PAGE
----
Theranos Inc. is under investigation by the U.S. Attorneys Office for Northern District of California and U.S. Securities and Exchange Commission (SEC) because of problems with state health regulators.
The blood-testing start-up company faces criminal and civil probes, according to a company memo sent to its partners, which include Walgreens Boots Alliance Inc. The investigations on the company were because of several quality control issues in its California laboratory.
Theranos is also being investigated by the U.S. Food and Drug Administration (FDA), Center for Medicare and Medicaid Services (CMS) and state health departments of Pennsylvania and California.
"The company continues to work closely with regulators and is cooperating fully with all investigations," said Theranos.
The SEC and U.S. Attorney's Office are initially focused on requesting documents, in addition to CMS inspection.
The memo shared to Bloomberg came after the article was released by Wall Street Journal, wherein issues about Theranos first came out.
The first issue reported that Theranos' blood-testing machine produce erratic results and eventually followed by another issue highlighted by CMS.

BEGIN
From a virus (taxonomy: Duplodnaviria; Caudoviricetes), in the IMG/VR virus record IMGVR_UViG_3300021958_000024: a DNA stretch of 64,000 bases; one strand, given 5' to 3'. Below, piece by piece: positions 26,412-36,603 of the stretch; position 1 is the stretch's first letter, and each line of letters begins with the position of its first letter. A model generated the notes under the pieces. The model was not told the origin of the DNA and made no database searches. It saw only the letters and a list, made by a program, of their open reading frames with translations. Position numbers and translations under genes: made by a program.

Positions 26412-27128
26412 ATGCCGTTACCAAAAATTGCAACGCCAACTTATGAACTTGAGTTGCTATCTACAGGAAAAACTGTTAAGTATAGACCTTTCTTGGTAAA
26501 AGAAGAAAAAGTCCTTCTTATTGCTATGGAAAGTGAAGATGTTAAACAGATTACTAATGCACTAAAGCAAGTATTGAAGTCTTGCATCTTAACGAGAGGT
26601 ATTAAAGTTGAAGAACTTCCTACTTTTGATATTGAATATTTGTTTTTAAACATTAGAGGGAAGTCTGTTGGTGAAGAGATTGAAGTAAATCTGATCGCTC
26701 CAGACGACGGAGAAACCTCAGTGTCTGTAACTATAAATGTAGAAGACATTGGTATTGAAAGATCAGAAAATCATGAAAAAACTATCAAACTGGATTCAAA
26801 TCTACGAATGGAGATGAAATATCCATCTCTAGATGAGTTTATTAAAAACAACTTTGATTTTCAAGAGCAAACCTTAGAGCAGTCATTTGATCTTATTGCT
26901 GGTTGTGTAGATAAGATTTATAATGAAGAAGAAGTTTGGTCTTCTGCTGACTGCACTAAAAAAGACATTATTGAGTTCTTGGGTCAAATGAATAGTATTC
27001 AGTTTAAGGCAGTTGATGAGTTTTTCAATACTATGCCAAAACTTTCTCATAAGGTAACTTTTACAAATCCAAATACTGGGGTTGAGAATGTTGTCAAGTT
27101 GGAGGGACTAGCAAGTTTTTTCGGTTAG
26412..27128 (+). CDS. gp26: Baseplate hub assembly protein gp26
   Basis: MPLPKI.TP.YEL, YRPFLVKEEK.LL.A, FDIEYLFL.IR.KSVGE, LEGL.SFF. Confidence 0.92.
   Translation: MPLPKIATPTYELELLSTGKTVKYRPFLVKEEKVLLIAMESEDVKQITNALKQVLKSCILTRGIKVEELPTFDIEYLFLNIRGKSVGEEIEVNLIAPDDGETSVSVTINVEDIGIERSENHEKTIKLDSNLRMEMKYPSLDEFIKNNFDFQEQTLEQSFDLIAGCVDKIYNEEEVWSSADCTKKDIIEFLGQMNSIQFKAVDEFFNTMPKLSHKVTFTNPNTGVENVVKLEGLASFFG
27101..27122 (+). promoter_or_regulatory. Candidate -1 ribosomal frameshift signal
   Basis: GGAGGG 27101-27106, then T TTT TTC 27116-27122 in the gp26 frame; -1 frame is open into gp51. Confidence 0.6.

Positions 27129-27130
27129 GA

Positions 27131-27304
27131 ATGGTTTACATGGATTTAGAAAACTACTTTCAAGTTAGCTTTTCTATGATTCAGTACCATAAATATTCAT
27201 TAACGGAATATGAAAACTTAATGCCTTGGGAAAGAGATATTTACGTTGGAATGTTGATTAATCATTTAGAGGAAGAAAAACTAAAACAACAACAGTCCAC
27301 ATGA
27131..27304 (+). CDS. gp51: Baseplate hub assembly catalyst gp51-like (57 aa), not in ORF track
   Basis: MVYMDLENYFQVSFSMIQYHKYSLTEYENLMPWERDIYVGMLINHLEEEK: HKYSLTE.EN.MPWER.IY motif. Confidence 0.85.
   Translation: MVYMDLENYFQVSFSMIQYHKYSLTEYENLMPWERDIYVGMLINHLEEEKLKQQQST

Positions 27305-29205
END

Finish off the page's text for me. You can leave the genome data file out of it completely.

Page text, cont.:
The CMS found more quality control problems in Theranos' laboratory in Newark, California, which are, but not limited to, lack of proper documentation, not maintaining the fridge temperature required by drug manufacturers, unqualified personnel and missing signatures on documents.
"CMS said in late January that faults at the lab were so severe that they jeopardized patients' health," according to Bloomberg.
In the memo, Theranos also said that due to consistent press attention, they want that all the inquiries and confidentialities about the issue will come from them after being quiet in the past.
The memo also revealed that Theranos recently hosted three scientific review sessions in Palo Alto with medical experts and aims to introduce their technology through peer reviewed publications.
On NBC's Today show, Theranos CEO Elizabeth Holmes appeared before the investigations were announced, saying that she was devastated by the company's failure on catching the issues and not fixing it faster.
"[W]e've taken the approach of saying, 'Let's rebuild this entire laboratory from scratch so that we can ensure it never happens again," said Holmes.
Other involved officials from partner companies and investigative agencies declined to comment on the issue.
Another Wall Street Journal report said that CMS is proposing to ban Holmes from managing and operating a diagnostic business and stop getting payments from Medicare.
Photo: Steve Jurvetson | Flickr